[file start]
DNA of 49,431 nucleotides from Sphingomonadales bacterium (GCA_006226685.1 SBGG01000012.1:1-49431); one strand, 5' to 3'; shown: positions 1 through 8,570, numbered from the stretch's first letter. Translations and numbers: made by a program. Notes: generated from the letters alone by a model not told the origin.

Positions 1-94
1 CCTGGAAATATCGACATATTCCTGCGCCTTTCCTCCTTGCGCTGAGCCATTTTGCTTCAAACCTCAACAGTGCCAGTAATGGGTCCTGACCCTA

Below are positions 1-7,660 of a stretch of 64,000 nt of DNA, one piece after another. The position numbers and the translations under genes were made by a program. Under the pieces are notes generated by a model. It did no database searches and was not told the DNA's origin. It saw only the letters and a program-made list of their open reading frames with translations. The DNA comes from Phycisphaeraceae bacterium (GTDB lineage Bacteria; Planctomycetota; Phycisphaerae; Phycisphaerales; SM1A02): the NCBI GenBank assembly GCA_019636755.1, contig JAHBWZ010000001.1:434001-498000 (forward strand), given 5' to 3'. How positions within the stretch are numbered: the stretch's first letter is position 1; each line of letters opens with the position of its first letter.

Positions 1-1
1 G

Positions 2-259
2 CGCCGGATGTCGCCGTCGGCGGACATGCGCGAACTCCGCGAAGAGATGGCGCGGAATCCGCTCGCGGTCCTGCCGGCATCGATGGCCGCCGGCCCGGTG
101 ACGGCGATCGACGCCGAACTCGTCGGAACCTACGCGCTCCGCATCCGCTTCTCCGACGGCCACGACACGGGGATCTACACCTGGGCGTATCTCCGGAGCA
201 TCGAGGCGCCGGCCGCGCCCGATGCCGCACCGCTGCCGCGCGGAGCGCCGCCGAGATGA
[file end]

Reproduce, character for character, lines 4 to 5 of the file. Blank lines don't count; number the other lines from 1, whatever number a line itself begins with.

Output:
Below are positions 1-7,660 of a stretch of 64,000 nt of DNA, one piece after another. The position numbers and the translations under genes were made by a program. Under the pieces are notes generated by a model. It did no database searches and was not told the DNA's origin. It saw only the letters and a program-made list of their open reading frames with translations. The DNA comes from Phycisphaeraceae bacterium (GTDB lineage Bacteria; Planctomycetota; Phycisphaerae; Phycisphaerales; SM1A02): the NCBI GenBank assembly GCA_019636755.1, contig JAHBWZ010000001.1:434001-498000 (forward strand), given 5' to 3'. How positions within the stretch are numbered: the stretch's first letter is position 1; each line of letters opens with the position of its first letter.

Positions 1-1